X-ray nanochemistry is a new desipline that has been researched for nearly two decades. It was formally named in 2012. X-ray nanochemistry studies how to use nanomaterials to increase the effectiveness of X-ray radiation. An example is to use an X-ray scintillating nanoparticles to absorb X-rays and emit UV-Vis photons and then use dye molecules to resonantly absorb the photons and generate reactive oxygen species. Another example is to use gold nanoparticles as catalysts to increase the conversion effiency of radical intermediates produced by X-ray irradiation. In this talk, the overall field of X-ray nanochemistry is reviewed, including basic concepts and applications, which include catalysis, biology and medicine.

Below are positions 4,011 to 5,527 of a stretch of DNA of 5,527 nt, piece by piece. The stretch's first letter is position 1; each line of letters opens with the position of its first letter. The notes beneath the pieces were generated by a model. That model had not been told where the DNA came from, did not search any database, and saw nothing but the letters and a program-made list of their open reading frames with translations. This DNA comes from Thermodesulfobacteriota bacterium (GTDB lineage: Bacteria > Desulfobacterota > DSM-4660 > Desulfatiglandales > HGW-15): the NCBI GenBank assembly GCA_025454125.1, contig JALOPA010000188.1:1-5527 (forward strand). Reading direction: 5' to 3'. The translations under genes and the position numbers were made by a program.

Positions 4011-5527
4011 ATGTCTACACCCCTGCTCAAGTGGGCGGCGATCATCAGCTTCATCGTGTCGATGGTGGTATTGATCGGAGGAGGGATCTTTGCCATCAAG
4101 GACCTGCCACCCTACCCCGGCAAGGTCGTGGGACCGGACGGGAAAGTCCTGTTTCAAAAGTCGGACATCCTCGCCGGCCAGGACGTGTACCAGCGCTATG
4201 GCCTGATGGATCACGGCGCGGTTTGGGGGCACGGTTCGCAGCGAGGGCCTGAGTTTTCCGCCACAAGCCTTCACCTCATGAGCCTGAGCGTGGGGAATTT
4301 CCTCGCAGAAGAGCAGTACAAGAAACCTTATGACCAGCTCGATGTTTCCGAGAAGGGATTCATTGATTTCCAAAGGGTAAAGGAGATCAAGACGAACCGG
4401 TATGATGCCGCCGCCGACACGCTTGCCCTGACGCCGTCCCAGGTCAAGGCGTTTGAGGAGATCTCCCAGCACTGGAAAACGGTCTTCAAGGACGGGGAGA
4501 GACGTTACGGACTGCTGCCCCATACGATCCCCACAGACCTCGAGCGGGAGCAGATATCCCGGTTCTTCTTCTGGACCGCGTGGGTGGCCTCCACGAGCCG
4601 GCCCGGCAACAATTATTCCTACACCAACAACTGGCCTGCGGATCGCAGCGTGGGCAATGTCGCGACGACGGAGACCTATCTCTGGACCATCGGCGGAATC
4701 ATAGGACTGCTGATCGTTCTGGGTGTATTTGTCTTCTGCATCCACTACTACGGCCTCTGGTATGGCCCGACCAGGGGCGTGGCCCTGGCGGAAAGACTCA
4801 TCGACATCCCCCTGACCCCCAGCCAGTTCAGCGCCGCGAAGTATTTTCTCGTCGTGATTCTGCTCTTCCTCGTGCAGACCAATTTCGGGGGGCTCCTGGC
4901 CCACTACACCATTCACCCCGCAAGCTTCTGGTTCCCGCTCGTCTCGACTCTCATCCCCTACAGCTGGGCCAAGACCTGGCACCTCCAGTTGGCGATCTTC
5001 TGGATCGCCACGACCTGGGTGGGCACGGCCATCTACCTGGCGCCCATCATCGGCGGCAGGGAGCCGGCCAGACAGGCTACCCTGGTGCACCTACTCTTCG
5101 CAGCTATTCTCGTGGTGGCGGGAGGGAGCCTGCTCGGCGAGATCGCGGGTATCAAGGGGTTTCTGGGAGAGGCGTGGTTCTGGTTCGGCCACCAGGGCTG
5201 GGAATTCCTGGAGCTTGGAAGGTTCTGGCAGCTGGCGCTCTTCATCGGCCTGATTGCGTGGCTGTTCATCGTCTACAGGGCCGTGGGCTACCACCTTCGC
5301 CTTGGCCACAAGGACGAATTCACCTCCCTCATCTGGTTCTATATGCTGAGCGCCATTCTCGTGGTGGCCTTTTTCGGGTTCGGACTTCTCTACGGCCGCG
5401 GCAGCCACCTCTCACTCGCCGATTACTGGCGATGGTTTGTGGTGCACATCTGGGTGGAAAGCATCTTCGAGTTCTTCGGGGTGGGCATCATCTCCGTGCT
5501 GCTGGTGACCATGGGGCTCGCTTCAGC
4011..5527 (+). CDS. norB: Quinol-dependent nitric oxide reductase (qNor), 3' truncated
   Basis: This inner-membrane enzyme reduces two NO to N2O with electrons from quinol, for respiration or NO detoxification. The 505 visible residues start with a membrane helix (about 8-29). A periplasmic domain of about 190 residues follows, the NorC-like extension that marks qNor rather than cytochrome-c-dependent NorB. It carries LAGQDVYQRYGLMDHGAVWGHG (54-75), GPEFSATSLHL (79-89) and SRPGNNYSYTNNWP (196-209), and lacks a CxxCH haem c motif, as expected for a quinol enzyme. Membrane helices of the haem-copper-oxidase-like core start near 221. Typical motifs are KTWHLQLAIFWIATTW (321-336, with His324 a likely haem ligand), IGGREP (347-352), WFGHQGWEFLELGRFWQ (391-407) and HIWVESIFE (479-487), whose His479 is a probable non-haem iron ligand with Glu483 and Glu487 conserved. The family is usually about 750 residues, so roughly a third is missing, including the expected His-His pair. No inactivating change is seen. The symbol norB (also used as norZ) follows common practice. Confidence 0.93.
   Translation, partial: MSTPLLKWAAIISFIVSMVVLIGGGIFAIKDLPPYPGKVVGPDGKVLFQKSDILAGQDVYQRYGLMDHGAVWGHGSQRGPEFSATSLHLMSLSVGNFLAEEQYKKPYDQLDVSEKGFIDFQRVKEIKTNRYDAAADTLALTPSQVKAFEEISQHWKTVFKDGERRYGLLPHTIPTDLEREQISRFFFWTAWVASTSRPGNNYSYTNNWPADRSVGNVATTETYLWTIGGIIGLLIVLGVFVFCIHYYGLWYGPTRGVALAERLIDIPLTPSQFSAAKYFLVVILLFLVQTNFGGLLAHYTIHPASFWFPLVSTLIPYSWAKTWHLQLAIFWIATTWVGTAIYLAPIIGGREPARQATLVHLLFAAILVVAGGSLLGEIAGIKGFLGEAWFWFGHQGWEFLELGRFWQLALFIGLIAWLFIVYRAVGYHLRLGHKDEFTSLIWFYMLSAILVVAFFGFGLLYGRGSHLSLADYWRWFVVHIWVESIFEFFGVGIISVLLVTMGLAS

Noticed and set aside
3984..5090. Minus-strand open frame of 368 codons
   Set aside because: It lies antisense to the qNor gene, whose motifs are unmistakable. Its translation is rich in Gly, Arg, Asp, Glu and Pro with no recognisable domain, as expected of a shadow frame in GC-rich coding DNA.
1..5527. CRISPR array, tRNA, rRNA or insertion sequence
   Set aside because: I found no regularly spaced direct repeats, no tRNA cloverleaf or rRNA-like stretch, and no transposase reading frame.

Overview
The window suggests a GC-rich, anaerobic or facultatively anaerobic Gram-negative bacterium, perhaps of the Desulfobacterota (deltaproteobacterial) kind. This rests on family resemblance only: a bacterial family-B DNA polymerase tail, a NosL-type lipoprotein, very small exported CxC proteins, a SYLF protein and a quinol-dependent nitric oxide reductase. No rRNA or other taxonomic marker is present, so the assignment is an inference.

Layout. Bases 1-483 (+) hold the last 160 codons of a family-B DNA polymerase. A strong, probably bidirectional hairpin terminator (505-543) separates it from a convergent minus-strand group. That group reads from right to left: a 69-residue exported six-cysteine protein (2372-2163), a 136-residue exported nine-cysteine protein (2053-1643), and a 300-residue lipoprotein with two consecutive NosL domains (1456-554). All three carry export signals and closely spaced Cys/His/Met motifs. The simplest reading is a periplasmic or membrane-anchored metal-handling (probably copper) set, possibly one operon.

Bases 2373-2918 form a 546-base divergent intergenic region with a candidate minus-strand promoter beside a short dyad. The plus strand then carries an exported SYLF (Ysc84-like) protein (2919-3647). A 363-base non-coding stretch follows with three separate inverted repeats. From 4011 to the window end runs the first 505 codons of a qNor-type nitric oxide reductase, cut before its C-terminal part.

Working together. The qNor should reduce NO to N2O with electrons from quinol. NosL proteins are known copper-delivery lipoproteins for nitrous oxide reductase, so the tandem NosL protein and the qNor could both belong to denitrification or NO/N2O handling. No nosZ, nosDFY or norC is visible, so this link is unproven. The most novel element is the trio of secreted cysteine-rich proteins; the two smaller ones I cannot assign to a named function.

Ting Guo has completed his PhD from the Department of Chemistry at Rice University and postdoctoral training from the Department of Chemistry at University of California, San Diego. He joined the faculty of the Department of Chemistry at University of California, Davis in 1999, and served as the chair of the department from 2016 to 2018. He has published nearly 100 papers and recently a book on X-ray nanochemistry (Springer International Publishing).
Twitter account: @xraynanochem